Saturday, May 12, 2007

Transitions

I've spent the morning reflecting on my experiences as a mother. It began by asking myself what my favorite thing about being a mother is. My answer? The bond that I have with Samantha. I feel such deep feelings in regards to her, my relationship with her, her relationship with Brent. I do things for her that I would never want to do if I were babysitting. As I thought about this at 6:00 this morning after I groggily gave her a bottle and put her back to bed, I became very alert! (So much for sleeping in.) I remember when she was brand new and it seemed like such a chore to feed her. I did it out of a sense of obligation--it's been four hours; I really shouldn't make her wait any longer--with a little bit of love mixed in. I was still very "me" focused in my own recovery and how my life had been altered, permanently. Slowly there has been a shift to a sense of enjoyment rather than obligation when it is time to feed her, change her clothes, or bath her. She has so much personality and her participation in these daily routines is downright comical. For instance, she has taken to drinking the bath water! She also makes the greatest faces when she tries a new food that she doesn't like. The current winner for the biggest grimace is feta cheese.

Becoming a mother happens in an instant. However, feeling like a mother takes time. I think the time varies, too, on the temperament of the baby. Some of my friends didn't really think motherhood was all that great until their children were 18 months or older. Most of their frustrations involved sleeping issues, eating issues and some developmental delays. All in all, I feel quite fortunate to have the pleasant, easy-going baby that I do and to have transitioned so smoothly.

As I've reflected on the success of this transition, I realize that I am in another transition period. This transition, however, is not only about my role as a mother, but includes my role as an employee, a teacher, a homemaker, and most importantly a wife. It seems that life recognizes when we've got one lesson pretty well learned and sees fit to shake things up a bit and see how we cope. This is not a pessimistic view, mind you. I understand that life is long and without occasional shakings, we would be very bored. I appreciate the opportunity to grow and expand my potential. So here I am, again, playing the balancing game. How do I plan my lessons and prepare materials without ignoring Samantha's need for my attention. And how, when I am playing with her, do I get my mind to focus on her and our time together without constantly monitoring the checklist of things to do for my classes, for the house, for the yard...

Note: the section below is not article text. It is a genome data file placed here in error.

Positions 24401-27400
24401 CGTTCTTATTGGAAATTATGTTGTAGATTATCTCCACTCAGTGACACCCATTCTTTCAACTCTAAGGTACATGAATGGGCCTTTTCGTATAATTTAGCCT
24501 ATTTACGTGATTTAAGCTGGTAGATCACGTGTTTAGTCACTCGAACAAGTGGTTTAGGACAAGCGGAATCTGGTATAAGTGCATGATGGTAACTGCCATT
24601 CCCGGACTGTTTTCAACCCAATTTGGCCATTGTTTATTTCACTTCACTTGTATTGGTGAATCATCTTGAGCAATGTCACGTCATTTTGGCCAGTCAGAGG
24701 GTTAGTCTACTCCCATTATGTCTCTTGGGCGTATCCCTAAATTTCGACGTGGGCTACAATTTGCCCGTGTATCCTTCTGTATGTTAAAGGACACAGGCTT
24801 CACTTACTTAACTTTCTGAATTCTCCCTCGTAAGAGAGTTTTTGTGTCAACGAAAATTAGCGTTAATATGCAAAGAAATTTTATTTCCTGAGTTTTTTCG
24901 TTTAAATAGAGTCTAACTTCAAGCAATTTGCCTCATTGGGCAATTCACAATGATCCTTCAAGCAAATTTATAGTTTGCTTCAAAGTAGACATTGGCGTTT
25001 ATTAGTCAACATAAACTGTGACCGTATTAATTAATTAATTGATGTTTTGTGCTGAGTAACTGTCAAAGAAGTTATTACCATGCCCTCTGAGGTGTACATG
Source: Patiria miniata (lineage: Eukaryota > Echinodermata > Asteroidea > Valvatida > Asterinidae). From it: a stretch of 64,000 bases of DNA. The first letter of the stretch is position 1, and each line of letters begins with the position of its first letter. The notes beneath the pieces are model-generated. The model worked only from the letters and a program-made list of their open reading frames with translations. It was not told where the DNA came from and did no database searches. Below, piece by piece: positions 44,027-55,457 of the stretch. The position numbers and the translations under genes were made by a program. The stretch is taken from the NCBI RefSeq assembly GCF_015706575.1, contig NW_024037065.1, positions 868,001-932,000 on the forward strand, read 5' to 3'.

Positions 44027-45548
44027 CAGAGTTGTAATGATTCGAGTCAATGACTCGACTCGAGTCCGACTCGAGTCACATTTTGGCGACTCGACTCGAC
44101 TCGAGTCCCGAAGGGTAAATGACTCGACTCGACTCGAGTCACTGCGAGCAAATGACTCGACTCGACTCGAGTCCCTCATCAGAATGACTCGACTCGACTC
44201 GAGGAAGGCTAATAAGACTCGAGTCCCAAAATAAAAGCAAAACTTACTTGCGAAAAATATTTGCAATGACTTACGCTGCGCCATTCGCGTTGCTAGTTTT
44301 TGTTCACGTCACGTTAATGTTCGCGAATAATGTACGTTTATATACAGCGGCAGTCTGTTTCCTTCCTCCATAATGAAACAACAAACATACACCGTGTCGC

Each stage of my life has brought me a little more understanding of what my mother has gone through and what she sacrificed in order to do it well. There is so little I can give her that isn't trite and meaningless, but I hope to give her my life as a tribute to all she's taught me and all she's done for me. Happy Mother's Day. I love you, Mom. I would be remiss if I didn't also send my love to my "other" moms, Kimberlee and Wendy! I love all my Moms and appreciate the lessons I've learned from each one of you.

4 comments:

testglobaltraffic said...

nice blog

Mommy June said...

Thanks!

Greg, Ilene & Bean said...

Who is testglobaltraffic?

Anyway, nice post...good insight for those of us who are on the verge of entering the world of parenting.

Carla said...

Wow I was really enjoying your blog but when I got to the last paragraph I was very touched. Just as you recognize what a plesant baby Sam is I realize that your turning out to be the wonderful person you are is not about my mothering but your personality. I love you, you are a the best daughter I ever had :) private joke. Love Mom, XOXOXOXOX